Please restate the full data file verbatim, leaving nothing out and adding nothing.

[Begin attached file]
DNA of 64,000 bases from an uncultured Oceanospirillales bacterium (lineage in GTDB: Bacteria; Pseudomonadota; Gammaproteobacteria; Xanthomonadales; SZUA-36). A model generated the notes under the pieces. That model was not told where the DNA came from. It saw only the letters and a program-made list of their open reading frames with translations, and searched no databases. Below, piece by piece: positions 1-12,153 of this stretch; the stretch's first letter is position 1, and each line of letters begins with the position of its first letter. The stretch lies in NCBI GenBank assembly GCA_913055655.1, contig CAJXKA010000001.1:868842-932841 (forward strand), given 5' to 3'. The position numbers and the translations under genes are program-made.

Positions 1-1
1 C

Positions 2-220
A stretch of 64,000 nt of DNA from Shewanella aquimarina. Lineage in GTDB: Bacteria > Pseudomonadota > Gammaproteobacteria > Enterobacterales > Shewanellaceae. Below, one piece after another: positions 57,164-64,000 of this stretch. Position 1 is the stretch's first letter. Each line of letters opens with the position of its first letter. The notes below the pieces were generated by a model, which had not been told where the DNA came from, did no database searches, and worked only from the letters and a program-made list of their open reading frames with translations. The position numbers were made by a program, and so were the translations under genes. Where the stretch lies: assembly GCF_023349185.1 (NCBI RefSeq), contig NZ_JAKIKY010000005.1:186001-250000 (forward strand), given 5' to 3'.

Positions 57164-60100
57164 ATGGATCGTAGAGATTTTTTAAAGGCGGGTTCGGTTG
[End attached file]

DNA of 64,000 bases from an uncultured Oceanospirillales bacterium (lineage in GTDB: Bacteria; Pseudomonadota; Gammaproteobacteria; Xanthomonadales; SZUA-36). A model generated the notes under the pieces. That model was not told where the DNA came from. It saw only the letters and a program-made list of their open reading frames with translations, and searched no databases. Below, piece by piece: positions 1-12,153 of this stretch; the stretch's first letter is position 1, and each line of letters begins with the position of its first letter. The stretch lies in NCBI GenBank assembly GCA_913055655.1, contig CAJXKA010000001.1:868842-932841 (forward strand), given 5' to 3'. The position numbers and the translations under genes are program-made.

Positions 1-1
1 C

Positions 2-220
A stretch of 64,000 nt of DNA from Shewanella aquimarina. Lineage in GTDB: Bacteria > Pseudomonadota > Gammaproteobacteria > Enterobacterales > Shewanellaceae. Below, one piece after another: positions 57,164-64,000 of this stretch. Position 1 is the stretch's first letter. Each line of letters opens with the position of its first letter. The notes below the pieces were generated by a model, which had not been told where the DNA came from, did no database searches, and worked only from the letters and a program-made list of their open reading frames with translations. The position numbers were made by a program, and so were the translations under genes. Where the stretch lies: assembly GCF_023349185.1 (NCBI RefSeq), contig NZ_JAKIKY010000005.1:186001-250000 (forward strand), given 5' to 3'.

Positions 57164-60100
57164 ATGGATCGTAGAGATTTTTTAAAGGCGGGTTCGGTTG